Is there any wonder when seeing photos like these that visiting Quebec City is the closest anyone could get to being in a charming European city but on this side of the Atlantic?

Walking down the narrow Ruelle des Ursulines and admiring its Old Quebec architecture felt like walking back in time and imagining ourselves back in the era of the town’s founding.

I wish that we could have gotten into St. Andrew’s Presbyterian Church, built in 1810, as not only was it the site of the oldest English-speaking congregation in Canada but I’d read it had an impressive organ and 19th-century stained-glass windows. Its original congregants were military men, most of whom served at the Battle of the Plains of Abraham.

The Big Welcome – don’t ask me why!

Your smiles for the day as pictured on t-shirts in a souvenir shop!

The Basilique-Cathedrale Notre-Dame-de Quebec featured a number of build dates, 1679, 1759, and 1922, as it was bombarded and torched in 1759 during the city’s British siege and burned down again in 1921. Again, we’d have loved to visit the seat of the Catholic church in Canada but it was also closed.

Our walking tour took us back to a different view of the Laval monument.

Passing Montmorency Park on our left, we walked under Porte Prescott, another of the city’s gates.

Not for nothing was L’Escalier Casse-Crou aptly named the Breakneck Stairs to gain access to the Quartier du Petit Champlain, one of the city’s most picturesque neighborhoods! The unusual name is rumored to have come from American soldiers during their attempted invasion.

The Quebec provincial flag:

We were serenaded by this harpist playing Bridge Over Troubled Waters.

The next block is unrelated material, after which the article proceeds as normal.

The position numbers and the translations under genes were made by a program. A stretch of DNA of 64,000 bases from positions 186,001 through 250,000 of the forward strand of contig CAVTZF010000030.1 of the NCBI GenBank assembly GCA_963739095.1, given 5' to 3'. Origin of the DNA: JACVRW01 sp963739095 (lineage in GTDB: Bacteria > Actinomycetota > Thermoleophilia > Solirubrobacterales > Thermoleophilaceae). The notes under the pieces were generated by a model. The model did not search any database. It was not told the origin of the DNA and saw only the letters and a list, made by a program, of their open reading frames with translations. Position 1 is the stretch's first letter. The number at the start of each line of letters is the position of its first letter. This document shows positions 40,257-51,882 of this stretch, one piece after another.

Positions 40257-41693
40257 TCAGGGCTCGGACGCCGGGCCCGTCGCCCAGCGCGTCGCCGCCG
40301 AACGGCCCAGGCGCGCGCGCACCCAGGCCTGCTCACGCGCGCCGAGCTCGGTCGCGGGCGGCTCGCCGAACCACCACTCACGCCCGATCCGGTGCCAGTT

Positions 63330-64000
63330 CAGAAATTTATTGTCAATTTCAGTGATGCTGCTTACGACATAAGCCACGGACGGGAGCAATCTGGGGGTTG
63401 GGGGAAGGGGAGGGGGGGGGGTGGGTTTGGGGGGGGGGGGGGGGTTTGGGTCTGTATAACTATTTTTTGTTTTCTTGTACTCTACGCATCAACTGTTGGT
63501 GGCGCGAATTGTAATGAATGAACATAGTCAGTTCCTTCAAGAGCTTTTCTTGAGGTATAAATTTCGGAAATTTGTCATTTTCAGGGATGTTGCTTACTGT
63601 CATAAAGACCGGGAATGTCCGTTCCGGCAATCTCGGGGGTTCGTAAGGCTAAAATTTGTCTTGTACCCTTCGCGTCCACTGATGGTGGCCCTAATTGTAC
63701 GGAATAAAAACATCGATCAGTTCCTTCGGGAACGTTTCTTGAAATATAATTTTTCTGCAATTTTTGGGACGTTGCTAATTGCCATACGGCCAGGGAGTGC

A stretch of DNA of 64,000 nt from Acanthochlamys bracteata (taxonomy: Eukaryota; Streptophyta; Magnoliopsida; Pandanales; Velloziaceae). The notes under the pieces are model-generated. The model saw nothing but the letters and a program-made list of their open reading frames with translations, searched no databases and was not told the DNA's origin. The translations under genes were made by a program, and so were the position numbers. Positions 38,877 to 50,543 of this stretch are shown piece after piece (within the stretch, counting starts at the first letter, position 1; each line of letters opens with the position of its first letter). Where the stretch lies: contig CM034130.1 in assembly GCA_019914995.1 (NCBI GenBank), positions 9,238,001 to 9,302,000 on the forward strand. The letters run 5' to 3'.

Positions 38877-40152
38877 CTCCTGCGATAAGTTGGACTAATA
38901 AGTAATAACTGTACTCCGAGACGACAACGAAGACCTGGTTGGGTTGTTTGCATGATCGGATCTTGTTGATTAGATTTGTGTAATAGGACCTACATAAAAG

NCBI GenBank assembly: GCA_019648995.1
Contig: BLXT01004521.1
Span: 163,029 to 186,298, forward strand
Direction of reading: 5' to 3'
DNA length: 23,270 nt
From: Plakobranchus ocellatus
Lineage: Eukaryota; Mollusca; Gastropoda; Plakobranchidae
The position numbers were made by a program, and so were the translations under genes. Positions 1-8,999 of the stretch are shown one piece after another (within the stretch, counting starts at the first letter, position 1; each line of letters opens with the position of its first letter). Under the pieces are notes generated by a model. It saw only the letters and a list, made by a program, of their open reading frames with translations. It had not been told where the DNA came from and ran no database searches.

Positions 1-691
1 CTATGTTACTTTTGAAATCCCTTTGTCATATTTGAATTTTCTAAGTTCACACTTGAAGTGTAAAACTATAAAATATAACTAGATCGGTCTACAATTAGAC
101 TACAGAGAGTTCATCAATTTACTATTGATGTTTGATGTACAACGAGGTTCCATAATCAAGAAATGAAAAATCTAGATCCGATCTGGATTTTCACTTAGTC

We detoured to get a better look at La Fresque des Quebecois or Mural of Quebecers that we’d first seen from the park above when we arrived in the city. Reaching nearly three stories tall, the city’s largest and most historical trompe l’oeil was completed by a dozen artists from Quebec and France in 1999 over a period of nine weeks.

It cleverly depicted the city’s four-century history and its important figures including explorers Jacques Cartier and Samuel de Champlain.

I didn’t know my Quebec history well enough to know who these men were.

The women peering out the window were Marie Guyart, the cofounder of the city’s Ursuline community, who worked tirelessly to further education in New France, and Catherine de Longpré who devoted her life to the sick at the hospital founded by the Augustines. 

The site was perfectly chosen, as there was no adjoining building to hide the colorful work. We could easily have spent an hour just capturing all the details in the riveting mural.

It was only fitting that a statue of Samuel de Champlain was in the center of Place Royale as the explorer founded l’Abitation de Quebec, the first European settlement in Quebechere in the place or square in 1608. It served as a fort and as dwellings for the new colony in New France.

At one end of the square was the quaint Eglise Notre-Dame-des-Victoires that was constructed between 1687 and 1723.

Place Royale got its name in 1686 when a bust of King Louis XIV was erected in the center of the square as it was customary to have a square dedicated to royalty in all French towns. The bust was moved, though, when merchants complained it took up too much valuable space. By the 19th century, the square was part of an urban complex that included warehouses, markets, and a number of businesses. Following an economic downturn in the 1960s, the square was rebuilt to closely resemble what the buildings would have looked like during the French regime in the early 17th century.